Nationwide Building Society

The Nationwide Building Society, or Nationwide, is the largest building society in Britain. As well as being Britain’s largest building society it is the largest Building Society in the world. It is also the second largest savings and mortgage provider in the UK. Nationwide has 900 branches, employs 19,000 people and has total assets of £202 billion.

As well as the traditional savings and mortgages products, Nationwide aims to offer a full set of services including current accounts, credit cards, personal loans, investment products, insurance and pensions. Through Nationwide International Ltd, based on the Isle of Man, it offers access to offshore savings accounts with higher savings rates and better tax rates for non resident taxpayers. Nationwide has been a leader in Internet banking, being the first company to offer internet banking in May 1997.

Nationwide used to be seen as one of the best providers of savings and mortgages, but many consumers have recently criticised it for worsening its terms. It has also changed its policy and now charges fees for overseas use of its debit and credit cards, something it advertised as something that differentiated it from their more commercial competitors. It has been criticised for closing down a number of branches, although Nationwide claims that many of these were duplicate branches as a result of recent mergers.

In the confusion of the credit crunch, particularly after the former building society Northern Rock went bankrupt, Nationwide was perceived as one of the safest financial institutions, getting a large amount of new funds. Nationwide has grown during the credit crunch as Nationwide has been requested by the government have merged with troubled building societies. These troubled building societies have included the Portman, Dunfermline, Cheshire and Derbyshre building societies.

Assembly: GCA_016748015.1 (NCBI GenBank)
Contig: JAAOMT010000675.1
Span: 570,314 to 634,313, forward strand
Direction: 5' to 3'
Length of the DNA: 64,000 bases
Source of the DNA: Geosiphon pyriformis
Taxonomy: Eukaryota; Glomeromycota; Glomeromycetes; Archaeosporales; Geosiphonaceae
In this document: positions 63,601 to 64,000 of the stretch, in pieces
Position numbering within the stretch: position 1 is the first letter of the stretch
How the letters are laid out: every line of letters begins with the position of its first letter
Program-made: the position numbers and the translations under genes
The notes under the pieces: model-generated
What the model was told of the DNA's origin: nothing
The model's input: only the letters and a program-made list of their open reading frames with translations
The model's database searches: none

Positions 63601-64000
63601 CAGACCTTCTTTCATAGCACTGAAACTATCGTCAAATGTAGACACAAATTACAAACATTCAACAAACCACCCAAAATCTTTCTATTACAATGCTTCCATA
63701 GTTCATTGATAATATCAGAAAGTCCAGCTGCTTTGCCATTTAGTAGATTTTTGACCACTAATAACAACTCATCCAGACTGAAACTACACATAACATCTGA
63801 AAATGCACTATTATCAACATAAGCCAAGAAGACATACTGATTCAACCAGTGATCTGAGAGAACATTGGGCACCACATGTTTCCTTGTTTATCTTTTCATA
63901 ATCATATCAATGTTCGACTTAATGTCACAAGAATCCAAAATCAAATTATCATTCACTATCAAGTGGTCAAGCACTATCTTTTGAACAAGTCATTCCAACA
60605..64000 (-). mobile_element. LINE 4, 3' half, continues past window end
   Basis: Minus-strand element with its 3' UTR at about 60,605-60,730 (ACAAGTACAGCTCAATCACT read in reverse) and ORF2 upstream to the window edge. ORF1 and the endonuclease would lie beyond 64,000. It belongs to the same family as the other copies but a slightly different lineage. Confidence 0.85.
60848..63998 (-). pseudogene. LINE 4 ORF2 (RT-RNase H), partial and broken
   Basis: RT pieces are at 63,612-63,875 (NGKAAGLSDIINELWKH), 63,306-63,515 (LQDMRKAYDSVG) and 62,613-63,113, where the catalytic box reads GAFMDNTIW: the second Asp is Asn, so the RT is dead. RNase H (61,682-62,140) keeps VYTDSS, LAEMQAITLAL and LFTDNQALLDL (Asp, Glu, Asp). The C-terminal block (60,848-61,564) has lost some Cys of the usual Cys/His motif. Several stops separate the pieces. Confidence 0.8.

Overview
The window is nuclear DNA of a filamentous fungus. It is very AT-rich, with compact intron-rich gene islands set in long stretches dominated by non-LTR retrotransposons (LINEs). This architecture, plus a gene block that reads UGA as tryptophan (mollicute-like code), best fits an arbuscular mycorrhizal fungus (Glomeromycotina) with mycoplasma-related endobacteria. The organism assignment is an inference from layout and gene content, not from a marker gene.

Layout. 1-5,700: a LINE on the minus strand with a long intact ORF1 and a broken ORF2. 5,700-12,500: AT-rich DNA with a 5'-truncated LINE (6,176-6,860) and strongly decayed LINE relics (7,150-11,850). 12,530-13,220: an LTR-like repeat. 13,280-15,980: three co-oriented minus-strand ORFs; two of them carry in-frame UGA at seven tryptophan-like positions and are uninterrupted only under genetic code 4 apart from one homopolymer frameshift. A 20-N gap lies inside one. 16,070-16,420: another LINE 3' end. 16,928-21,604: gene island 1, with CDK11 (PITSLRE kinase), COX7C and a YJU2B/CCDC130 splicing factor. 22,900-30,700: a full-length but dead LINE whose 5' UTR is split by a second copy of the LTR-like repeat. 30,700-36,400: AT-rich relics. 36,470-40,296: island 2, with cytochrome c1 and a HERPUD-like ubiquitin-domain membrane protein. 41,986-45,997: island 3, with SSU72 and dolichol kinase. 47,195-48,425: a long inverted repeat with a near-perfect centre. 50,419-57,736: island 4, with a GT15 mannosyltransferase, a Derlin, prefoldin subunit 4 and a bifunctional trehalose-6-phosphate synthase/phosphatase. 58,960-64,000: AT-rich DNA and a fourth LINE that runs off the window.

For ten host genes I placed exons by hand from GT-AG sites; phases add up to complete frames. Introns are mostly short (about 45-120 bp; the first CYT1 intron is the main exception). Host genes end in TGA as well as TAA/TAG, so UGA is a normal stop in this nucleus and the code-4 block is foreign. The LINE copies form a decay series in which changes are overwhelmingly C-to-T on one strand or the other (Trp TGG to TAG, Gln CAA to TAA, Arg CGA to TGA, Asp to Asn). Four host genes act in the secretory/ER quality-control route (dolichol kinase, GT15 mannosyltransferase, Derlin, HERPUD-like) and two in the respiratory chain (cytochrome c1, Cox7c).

When building societies were converted into banks, Nationwide was one of the most vociferous advocates of keeping its mutual status. For a long time it had been the third largest building society after Halifax and Abbey, but after they both converted it found itself as the largest. As a result of this, and of its successful defence of its mutual status, it has become an unofficial spokesman of the building society movement and the mutual finance sector in general. It has many bank functions due to its size, for example is the only UK building society that does not rely on a bank to clear its cheques.

Nationwide has portrayed itself as a consumer champion, refusing to get involved in some of the higher risk lending during the housing boom, not having differential rates for preferred borrowers or savers and campaigning against cash machine charges.

The head offices of the Nationwide are in Swindon, Wiltshire. As a result of a previous merger a large part of the administration functions are carried out in Northampton. Nationwide Building Society was formed in 1884 in London. Its goal was to provide housing and simple financial services to members of the Co-Operative movement. Originally it built houses, although later it simply advanced mortgages. It has merged more than 100 times with other building societies.

In 1969 the Co-operative Permanent Building Society, was the fifth largest building society in the country and had one million customers and in 1970 the Co-Operative changed its name to Nationwide, taking its name from a popular light weight documentary series. In 1987 it merged with the Anglia Building Society.

Nationwide suffered one of the biggest security breaches in British banking history when a laptop was stolen from an employee’s house, which later attracted a £980,000 fine.

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